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This is Roald Tweet on Rock Island.

Of all the trees that inhabit the Mississippi River Valley, the most common are certainly the several species of willow that grow thick on the islands and bottomlands and along the sloughs of the main channel.

The willow is one of those trees that gets no respect. Its supple branches give it a certain use in rustic furniture for front porches or cabins, and its green twigs in spring were once used for willow whistles back when boys made things for themselves. But it's too soft and too plain for furniture, too fast burning for fireplaces, and too short lived to take home to the backyard. Winter ice bends willows to the ground, they give way to hardwoods, to maple and oak and walnut, without a fight, retreating to the wet ground no other tree wants. Willows are the wimps of tree-dom.

Or are they? Not on the Upper Mississippi. In the 1870s, willow became the weapon of choice when the Corps of Engineers was ordered to deepen the channel for steamboats. Thousands of acres of scrub willow lay handy in the shallows. From these willows, the Corps wove mats which they submerged with crushed rock, layer on layer to create the long wing dams reaching out from each shore. These dams constricted the flow of water to the center of the river, where it scoured the bottom and deepened the channel.

Wing dams were replaced in the 1930s by great concrete locks and dams. The concrete in those dams lasted fifty years before crumbling to the point of needing millions of dollars of repair and replacement.  Meanwhile, nearly all of the hundreds of miles of willow mat wing dams are still in place doing their job. In fact, cut a small section of willow from one of the dams, and it still floats, undamaged by a hundred years under water.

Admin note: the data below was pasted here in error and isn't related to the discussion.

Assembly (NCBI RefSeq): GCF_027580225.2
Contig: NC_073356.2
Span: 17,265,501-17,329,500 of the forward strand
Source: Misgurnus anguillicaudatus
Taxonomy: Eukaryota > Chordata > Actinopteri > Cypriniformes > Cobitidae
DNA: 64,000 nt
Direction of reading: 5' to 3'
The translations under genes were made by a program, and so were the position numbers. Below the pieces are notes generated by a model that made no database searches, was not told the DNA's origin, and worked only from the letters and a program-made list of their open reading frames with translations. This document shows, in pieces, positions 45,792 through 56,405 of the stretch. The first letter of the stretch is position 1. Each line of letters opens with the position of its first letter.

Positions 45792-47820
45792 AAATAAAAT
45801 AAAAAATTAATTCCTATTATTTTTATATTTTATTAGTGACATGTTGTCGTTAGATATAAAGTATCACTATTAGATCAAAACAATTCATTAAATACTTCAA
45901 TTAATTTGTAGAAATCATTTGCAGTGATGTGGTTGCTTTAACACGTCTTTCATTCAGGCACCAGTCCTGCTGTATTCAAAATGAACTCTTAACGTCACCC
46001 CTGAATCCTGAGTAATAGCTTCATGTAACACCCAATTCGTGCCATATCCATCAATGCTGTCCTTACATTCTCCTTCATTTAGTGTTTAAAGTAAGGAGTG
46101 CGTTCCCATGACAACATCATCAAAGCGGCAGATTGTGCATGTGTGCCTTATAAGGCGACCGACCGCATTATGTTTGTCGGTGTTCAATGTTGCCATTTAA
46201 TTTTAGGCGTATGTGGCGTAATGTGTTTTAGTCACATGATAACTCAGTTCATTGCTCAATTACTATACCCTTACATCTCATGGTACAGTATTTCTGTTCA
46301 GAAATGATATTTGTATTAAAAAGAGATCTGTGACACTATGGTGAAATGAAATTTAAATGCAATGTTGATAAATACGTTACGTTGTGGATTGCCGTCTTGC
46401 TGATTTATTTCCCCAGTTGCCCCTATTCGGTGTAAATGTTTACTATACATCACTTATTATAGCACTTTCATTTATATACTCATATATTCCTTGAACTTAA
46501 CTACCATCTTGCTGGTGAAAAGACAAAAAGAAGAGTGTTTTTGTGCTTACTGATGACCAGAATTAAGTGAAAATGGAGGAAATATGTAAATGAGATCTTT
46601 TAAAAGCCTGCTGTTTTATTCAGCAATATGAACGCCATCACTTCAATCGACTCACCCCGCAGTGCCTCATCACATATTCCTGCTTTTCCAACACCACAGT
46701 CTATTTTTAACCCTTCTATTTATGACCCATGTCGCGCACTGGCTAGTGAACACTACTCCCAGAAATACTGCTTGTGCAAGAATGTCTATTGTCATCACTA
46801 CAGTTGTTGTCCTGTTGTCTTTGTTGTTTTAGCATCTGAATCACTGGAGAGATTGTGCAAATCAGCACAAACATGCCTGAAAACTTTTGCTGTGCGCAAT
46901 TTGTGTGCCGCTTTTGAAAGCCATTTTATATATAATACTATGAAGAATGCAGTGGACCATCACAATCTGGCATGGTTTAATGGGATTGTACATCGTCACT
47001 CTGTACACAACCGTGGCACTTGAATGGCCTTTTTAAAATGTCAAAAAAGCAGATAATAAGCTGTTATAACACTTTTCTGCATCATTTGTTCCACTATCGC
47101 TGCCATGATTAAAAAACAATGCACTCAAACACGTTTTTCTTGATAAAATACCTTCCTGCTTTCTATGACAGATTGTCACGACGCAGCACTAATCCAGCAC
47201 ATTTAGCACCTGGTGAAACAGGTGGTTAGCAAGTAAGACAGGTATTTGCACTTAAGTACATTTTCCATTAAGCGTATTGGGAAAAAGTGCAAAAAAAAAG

Before I moved to Rock Island, and came to understand willow, I had often puzzled over one of the lines from an old Shaker hymn. "I will bow and be simple, I will bend and be free," go the lines, "Just like the willow tree."

"Bend and be free." The Shakers were inspired by a kind of inner wisdom, but they also knew their willows.

Rock Island Lines with Roald Tweet is underwritten by Augustana College, Rock Island, Illinois.

Beginning 1995, historian and folklorist Dr. Roald Tweet spun his stories of the Mississippi Valley to a devoted audience on WVIK. Dr. Tweet published three books as well as numerous literary articles and recorded segments of "Rock Island Lines." His inspiration was that "kidney-shaped limestone island plunked down in the middle of the Mississippi River," a logical site for a storyteller like Dr. Tweet.